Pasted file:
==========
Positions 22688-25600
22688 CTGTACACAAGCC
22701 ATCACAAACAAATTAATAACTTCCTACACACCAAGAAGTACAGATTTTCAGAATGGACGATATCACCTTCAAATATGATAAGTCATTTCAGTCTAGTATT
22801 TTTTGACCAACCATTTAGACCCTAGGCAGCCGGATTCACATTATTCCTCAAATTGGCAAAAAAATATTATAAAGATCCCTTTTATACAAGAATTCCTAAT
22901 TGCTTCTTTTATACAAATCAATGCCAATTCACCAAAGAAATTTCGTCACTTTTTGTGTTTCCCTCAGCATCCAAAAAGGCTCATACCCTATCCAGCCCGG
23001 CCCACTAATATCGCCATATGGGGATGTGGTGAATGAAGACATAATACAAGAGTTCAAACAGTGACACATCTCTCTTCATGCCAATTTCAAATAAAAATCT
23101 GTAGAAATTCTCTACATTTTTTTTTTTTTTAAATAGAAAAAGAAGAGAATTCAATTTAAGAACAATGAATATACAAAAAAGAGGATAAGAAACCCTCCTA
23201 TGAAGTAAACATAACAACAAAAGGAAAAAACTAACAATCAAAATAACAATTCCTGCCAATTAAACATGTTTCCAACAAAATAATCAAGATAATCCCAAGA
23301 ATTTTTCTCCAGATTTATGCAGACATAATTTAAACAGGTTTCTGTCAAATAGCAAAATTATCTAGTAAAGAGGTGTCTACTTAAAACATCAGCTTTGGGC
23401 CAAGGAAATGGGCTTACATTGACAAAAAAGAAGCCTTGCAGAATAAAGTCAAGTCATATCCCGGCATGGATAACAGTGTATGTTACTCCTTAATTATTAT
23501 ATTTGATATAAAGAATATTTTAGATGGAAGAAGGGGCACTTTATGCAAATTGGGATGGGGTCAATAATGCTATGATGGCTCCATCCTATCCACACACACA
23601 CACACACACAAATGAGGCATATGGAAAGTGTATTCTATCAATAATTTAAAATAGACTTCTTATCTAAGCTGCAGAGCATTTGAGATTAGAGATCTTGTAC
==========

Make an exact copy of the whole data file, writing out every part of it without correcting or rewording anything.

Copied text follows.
Positions 22688-25600
22688 CTGTACACAAGCC
22701 ATCACAAACAAATTAATAACTTCCTACACACCAAGAAGTACAGATTTTCAGAATGGACGATATCACCTTCAAATATGATAAGTCATTTCAGTCTAGTATT
22801 TTTTGACCAACCATTTAGACCCTAGGCAGCCGGATTCACATTATTCCTCAAATTGGCAAAAAAATATTATAAAGATCCCTTTTATACAAGAATTCCTAAT
22901 TGCTTCTTTTATACAAATCAATGCCAATTCACCAAAGAAATTTCGTCACTTTTTGTGTTTCCCTCAGCATCCAAAAAGGCTCATACCCTATCCAGCCCGG
23001 CCCACTAATATCGCCATATGGGGATGTGGTGAATGAAGACATAATACAAGAGTTCAAACAGTGACACATCTCTCTTCATGCCAATTTCAAATAAAAATCT
23101 GTAGAAATTCTCTACATTTTTTTTTTTTTTAAATAGAAAAAGAAGAGAATTCAATTTAAGAACAATGAATATACAAAAAAGAGGATAAGAAACCCTCCTA
23201 TGAAGTAAACATAACAACAAAAGGAAAAAACTAACAATCAAAATAACAATTCCTGCCAATTAAACATGTTTCCAACAAAATAATCAAGATAATCCCAAGA
23301 ATTTTTCTCCAGATTTATGCAGACATAATTTAAACAGGTTTCTGTCAAATAGCAAAATTATCTAGTAAAGAGGTGTCTACTTAAAACATCAGCTTTGGGC
23401 CAAGGAAATGGGCTTACATTGACAAAAAAGAAGCCTTGCAGAATAAAGTCAAGTCATATCCCGGCATGGATAACAGTGTATGTTACTCCTTAATTATTAT
23501 ATTTGATATAAAGAATATTTTAGATGGAAGAAGGGGCACTTTATGCAAATTGGGATGGGGTCAATAATGCTATGATGGCTCCATCCTATCCACACACACA
23601 CACACACACAAATGAGGCATATGGAAAGTGTATTCTATCAATAATTTAAAATAGACTTCTTATCTAAGCTGCAGAGCATTTGAGATTAGAGATCTTGTAC